Farley Granger and Robert Walker in Strangers on a Train. Used with permission from Warner Bros.

Farley Granger and Robert Walker in Strangers on a Train. Used with permission from Warner Bros.

After a decade of working under the restrictive demands of the studio system in the 1940s, Alfred Hitchcock declared his independence, becoming a true “auteur” filmmaker. He began producing his own films and thus achieved the right to select screenwriters, casts and crews and achieving the much-desired “right to final cut” of his films. His 1951 adaptation of novelist Patricia Highsmith’s Strangers on a Train is one of Hitchcock’s finest films, but one regrettably overlooked at many retrospectives, like the Virginia Theatre’s week-long, mid-autumn Hitchcock tribute last year.

Strangers on a Train concerns the coincidental meeting of two men on a passenger train heading out of New York’s Penn Station. One is a famous tennis star, Guy Haines (Farley Granger), and the other a bored rich guy with incredibly outrageous fantasies, Bruno Antony (Robert Walker). After sharing idle conversation and a brief meal, Bruno reveals his idea of the perfect murder. Taking into consideration Guy’s recent marital problems with his estranged wife, Miriam, and Bruno’s contentious relationship with his father, Bruno proposes a plan that virtually eliminates the legal motivations for murder — if each man does the other’s murder. Bruno offers to kill Miriam if Guy reciprocates and kills his father. Guy would then be free to marry his present love, Anne Morton (Ruth Roman), the daughter of an esteemed senator (Leo G. Carroll). Guy, who humors Bruno’s obviously ridiculous scheme, laughs off the idea and says farewell, getting off at his planned stop.

When Bruno commits Miriam’s murder and police begin to suspect Guy, the narrative reveals many of Hitchcock’s standard themes: the innocent, wrongly accused protagonist; the eventual transference of guilt; and the charming, creative villain who manipulates circumstances to keep the law off his trail. The screenplay, adapted partly by famed crime novelist Raymond Chandler, seemed an ideal fit for the Highsmith story. But according to the Francois Truffaut’s mid-1960s interview with Hitchcock, the relationship with the director was not good at all. Donald Spoto’s 1980 biography The Dark Side of Genius further notes that “Hitchcock’s insistence that the script adhere to visual requirements” may have been the main cause for the collaborative breakdown.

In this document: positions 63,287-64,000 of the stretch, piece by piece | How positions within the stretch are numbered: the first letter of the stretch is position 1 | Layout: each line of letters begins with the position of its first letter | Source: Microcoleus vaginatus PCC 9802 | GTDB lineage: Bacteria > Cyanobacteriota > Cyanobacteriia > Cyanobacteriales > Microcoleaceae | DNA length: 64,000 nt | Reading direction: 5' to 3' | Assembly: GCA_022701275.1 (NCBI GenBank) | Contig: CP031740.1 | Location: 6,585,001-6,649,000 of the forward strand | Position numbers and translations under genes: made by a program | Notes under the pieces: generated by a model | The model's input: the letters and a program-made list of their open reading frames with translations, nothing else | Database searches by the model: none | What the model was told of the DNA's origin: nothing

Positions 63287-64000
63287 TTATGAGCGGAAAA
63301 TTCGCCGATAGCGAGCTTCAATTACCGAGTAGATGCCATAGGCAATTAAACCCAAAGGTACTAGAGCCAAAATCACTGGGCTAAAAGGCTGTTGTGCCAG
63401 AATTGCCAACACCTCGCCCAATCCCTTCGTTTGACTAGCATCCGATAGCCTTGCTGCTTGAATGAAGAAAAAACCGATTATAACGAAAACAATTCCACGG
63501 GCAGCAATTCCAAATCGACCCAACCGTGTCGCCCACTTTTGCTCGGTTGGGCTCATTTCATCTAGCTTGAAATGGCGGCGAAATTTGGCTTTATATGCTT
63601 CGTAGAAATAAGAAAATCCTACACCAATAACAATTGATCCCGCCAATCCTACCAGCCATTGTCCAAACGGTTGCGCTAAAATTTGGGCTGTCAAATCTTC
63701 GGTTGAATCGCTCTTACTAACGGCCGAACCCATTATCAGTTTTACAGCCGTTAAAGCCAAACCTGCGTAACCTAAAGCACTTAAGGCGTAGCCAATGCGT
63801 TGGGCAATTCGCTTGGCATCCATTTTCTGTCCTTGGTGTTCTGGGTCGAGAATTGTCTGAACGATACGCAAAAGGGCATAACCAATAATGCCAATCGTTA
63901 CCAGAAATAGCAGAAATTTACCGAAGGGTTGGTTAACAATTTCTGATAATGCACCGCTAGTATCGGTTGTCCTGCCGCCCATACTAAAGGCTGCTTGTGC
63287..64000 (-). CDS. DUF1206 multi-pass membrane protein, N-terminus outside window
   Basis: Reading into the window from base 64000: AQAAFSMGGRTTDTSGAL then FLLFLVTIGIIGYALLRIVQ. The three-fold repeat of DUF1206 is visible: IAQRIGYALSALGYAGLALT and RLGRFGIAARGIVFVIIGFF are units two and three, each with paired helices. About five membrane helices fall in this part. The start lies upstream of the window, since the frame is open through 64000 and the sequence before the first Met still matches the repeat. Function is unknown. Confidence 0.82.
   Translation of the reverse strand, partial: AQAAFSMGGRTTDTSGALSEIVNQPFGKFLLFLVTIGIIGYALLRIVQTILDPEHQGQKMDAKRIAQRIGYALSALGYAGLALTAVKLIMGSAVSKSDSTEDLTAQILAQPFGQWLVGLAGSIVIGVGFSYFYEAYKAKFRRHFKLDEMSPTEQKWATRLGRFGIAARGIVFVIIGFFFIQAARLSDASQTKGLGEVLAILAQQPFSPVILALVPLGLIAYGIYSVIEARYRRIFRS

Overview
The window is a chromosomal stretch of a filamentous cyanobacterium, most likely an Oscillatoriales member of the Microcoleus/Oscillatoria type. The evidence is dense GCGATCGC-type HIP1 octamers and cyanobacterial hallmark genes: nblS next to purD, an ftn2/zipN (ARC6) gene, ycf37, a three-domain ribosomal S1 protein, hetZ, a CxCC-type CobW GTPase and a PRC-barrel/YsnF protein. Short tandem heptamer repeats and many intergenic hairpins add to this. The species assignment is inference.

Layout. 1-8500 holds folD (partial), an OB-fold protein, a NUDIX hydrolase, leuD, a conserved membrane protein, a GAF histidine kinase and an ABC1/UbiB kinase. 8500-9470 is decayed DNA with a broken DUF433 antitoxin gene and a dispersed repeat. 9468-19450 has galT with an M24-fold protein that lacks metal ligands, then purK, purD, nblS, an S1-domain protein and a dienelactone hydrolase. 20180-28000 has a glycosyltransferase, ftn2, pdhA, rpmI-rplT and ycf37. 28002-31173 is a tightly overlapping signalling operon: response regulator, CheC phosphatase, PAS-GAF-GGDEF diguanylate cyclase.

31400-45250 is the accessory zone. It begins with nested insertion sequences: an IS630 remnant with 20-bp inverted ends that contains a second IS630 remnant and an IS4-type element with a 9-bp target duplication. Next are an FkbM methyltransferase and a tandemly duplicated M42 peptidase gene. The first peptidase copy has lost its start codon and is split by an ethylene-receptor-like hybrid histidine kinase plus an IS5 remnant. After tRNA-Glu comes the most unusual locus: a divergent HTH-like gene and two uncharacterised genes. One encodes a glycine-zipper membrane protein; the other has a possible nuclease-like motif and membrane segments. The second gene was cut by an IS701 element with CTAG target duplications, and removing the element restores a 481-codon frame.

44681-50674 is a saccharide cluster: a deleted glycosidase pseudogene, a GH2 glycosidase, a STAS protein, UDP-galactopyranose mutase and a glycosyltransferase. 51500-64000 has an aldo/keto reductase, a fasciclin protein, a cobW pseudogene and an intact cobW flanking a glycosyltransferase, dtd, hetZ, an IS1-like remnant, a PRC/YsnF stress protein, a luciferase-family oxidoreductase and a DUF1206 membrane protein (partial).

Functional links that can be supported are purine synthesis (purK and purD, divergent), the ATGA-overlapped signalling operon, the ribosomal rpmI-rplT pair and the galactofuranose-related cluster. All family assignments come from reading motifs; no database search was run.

Like Shadow of a Doubt, Hitchcock’s focus in Strangers on a Train is on the pair of central characters, their seemingly similar problems and psychological desires. Bruno has been described by others as the shadow of Guy, the uncontrolled dark side who acts on his murderous desires. One of the many showcase sequences in the film is the nearly seven-minute murderous pursuit of Miriam at a small-town amusement park. Here Hitchcock follows his trademark method of manipulative suspense building, in which the audience is made aware of more information than most of the characters on the screen. Miriam (Laura Elliott) is out for the night with two young men, one who clearly appears to be her new boyfriend. But as Bruno slowly pursues Miriam to a secluded part of the park grounds, Miriam, who is aware of Bruno’s presence, seems to even flirt with him as he follows the trio onto a merry-go-round and a boat ride through the Tunnel of Love to a dark little nearby island. Walker is brilliant as Antony, creating one of Hitchcock’s smoothest psychotic villains.

Shot in a low-key, shadowy, black and white film noir lighting style, Hitchcock’s camera visually casts doubt on several of the characters’ perceived innocence and duplicities. The film marked director of photography Robert Burks’ first of a 12-film, nearly 15-year collaboration with Hitchcock. Burks’ exceptional cinematography was the film’s only Oscar nomination in 1951. Strangers on a Train remains a Hitchcock classic, a hidden gem not to be overlooked in 2015.

About The Author

Syd Slobodnik

Syd Slobodnik has been writing for Illini Media publications since 1975: for The Daily Illini from 1975 to 1978 and from 1984 to 1988, and for buzz since 2003. Syd teaches numerous film courses at the University of Illinois in the English Department. He also cohosts a monthly television program which reviews old films that remind you of recent films you may have seen, called "If You Liked, You'll Love" on the Parkland Channel.

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